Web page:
Under the national media radar, a group of mostly elderly women have been quietly supporting in their own way our troops overseas.
In connection with the American Legion Auxiliary, they meet in legion halls and retirement communities to clip discount coupons that are then bundled up and sent off to military families overseas where the coupons can be redeemed at commissaries and PXs.
Military pay is no one's idea of how to get rich, and the coupons are surely helpful to military families with children, especially with the sliding dollar diminishing their local buying power. To help out, the bases honor the coupons for up to six months after the expiration date.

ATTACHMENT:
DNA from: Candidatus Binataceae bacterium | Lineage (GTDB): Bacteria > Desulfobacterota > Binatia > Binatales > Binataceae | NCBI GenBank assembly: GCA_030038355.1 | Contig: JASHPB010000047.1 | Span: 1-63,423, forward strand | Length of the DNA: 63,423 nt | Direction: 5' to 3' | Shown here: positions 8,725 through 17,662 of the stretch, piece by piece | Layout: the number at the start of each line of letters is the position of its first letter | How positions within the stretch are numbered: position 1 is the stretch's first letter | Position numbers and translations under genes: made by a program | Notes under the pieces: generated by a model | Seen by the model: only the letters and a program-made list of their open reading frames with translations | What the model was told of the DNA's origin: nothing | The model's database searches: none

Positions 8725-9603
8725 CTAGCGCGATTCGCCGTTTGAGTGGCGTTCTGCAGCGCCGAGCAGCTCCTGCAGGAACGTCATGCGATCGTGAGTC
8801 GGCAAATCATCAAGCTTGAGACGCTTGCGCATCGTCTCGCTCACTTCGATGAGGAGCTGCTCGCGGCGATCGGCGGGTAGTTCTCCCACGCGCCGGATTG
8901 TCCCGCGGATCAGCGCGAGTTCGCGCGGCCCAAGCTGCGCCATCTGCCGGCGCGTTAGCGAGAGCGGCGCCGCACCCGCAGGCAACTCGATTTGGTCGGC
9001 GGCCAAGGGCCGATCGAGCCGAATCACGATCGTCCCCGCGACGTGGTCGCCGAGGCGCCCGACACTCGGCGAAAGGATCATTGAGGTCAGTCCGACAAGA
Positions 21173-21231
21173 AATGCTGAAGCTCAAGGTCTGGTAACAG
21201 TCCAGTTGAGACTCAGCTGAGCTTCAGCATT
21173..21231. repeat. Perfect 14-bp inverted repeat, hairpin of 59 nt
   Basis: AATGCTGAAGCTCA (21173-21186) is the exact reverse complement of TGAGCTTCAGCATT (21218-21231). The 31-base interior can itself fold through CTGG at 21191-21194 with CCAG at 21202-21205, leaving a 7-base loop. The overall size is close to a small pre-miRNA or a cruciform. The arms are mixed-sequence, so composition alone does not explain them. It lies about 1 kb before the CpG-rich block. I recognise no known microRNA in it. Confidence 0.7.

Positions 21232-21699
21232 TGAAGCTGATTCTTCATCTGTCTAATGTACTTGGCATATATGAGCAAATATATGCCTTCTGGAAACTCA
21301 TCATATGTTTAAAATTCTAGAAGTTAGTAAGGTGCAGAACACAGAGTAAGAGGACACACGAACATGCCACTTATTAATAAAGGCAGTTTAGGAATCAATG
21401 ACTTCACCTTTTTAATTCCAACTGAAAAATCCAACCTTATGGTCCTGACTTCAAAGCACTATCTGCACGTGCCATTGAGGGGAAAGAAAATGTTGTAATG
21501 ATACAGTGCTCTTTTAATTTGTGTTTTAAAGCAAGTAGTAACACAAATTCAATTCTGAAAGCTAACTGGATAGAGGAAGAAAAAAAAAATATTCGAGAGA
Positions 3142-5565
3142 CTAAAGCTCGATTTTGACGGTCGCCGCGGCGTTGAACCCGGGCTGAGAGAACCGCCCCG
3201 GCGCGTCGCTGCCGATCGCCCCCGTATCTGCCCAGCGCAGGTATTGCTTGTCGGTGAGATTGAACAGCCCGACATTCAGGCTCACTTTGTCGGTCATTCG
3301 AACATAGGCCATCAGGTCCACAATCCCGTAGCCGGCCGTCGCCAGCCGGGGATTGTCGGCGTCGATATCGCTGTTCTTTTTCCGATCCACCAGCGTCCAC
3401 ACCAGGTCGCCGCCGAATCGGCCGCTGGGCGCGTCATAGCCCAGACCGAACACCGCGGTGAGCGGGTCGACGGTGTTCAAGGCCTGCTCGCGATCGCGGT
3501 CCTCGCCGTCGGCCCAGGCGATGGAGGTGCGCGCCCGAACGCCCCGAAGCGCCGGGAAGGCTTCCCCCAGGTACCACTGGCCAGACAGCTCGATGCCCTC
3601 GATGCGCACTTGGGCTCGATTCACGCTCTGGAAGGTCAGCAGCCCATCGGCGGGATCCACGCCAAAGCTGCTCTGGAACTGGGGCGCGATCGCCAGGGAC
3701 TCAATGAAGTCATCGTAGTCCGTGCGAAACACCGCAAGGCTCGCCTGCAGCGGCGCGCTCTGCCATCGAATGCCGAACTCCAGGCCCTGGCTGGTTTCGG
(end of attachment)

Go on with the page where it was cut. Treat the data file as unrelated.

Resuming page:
The coupon clipping is an informal sort of thing, but it does mount up. The national office of the American Legion Auxiliary in Indianapolis told The Washington Post that it mails as much as $54 million worth of coupons a year.
Post reporter William Wan, who profiled some clipping circles in the capital suburbs, noted that many of the women are old enough to remember - and some of them actually served in - World War II, when scrimping and saving on the home front was seen as a way of helping the war effort. That degree of sacrifice hasn't been asked of the public today, so that makes the coupon ladies' efforts especially generous and noble.